American Adventures Expeditions rafts float down Browns Canyon before they hit the class III rapids that are found on the Arkansas River, in this photo taken Tuesday, June 13, 2017, in Buena Vista.

An iconic Colorado industry hopes this summer presents a much different wave than the one of 2020.

As COVID-19 continued its spread, whitewater rafting outfits reduced capacity and adjusted operations last season, as detailed by a recent industry report. Those moves combined with other factors to result in the lowest customer base since 2012.

That year, similar to 2020, is remembered for wildfires. Last summer's historic blazes "affected things because of people's perceptions," said David Costlow, executive director of Colorado River Outfitters Association. But the association's latest report more so cites pandemic-related impacts to business.

The year "was among the most trying in the industry's history," the report reads.

Commercial user days — one day by one customer or three days by one customer, for example — amounted to 430,175 across all state rivers last year. That was down 20.7% from 2019 and the fewest since 414,177 were tallied nine seasons ago. Since 2014, the industry has roughly logged between 500,000 and 575,000 commercial user days annually.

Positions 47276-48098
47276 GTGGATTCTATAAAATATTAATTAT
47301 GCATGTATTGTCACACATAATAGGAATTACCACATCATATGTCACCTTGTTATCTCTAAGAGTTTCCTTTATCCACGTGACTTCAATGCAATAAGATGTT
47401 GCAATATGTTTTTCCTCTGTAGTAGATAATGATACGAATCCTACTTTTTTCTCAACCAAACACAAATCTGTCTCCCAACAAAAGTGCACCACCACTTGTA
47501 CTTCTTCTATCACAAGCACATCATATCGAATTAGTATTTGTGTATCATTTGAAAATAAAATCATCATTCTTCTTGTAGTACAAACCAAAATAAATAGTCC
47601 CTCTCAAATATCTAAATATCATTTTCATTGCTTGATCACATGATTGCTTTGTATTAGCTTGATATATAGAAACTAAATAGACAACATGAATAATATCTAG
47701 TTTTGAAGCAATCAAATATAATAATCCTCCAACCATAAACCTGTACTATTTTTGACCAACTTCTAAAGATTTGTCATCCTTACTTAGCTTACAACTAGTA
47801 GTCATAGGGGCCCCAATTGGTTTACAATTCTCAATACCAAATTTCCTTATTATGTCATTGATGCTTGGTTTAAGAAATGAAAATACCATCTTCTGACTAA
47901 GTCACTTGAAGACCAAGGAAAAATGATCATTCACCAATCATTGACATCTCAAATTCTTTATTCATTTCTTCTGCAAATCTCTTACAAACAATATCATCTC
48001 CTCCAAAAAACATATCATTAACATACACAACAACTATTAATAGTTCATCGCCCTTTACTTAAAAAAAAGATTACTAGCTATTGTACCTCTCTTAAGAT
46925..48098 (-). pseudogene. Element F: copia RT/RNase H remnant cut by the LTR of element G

Last year, awaiting public health guidance from the state, outfitters remained closed through the critical Memorial Day weekend. Guidance came the first Friday of June, Costlow said. From there, he said, some business owners spent days and weeks scrambling to make changes and finally book trips.

"If they lost the middle of May and then lost the first two weeks of June," Costlow said, "that's a month out of an 11-week season. That's significant."

Then there were the health protocols. Due to capacity restrictions, some guides might've had to drive two shuttle busses where they otherwise would've driven one — "twice the fuel, twice the cost," Costlow said. Some outings might have required more guides than usual, with separate parties having to be divided on rafts.

Costlow said he was "hopeful" for a return to business as usual, or close to it, this summer.

"We'll still be quite cautious, and we hope our customers will be, too," he said. "But we think it won't be as severe as last year."

As for water flows, Costlow said he anticipated close to an average season. At the start of May, Colorado's statewide snowpack hovered at about 75% of average.

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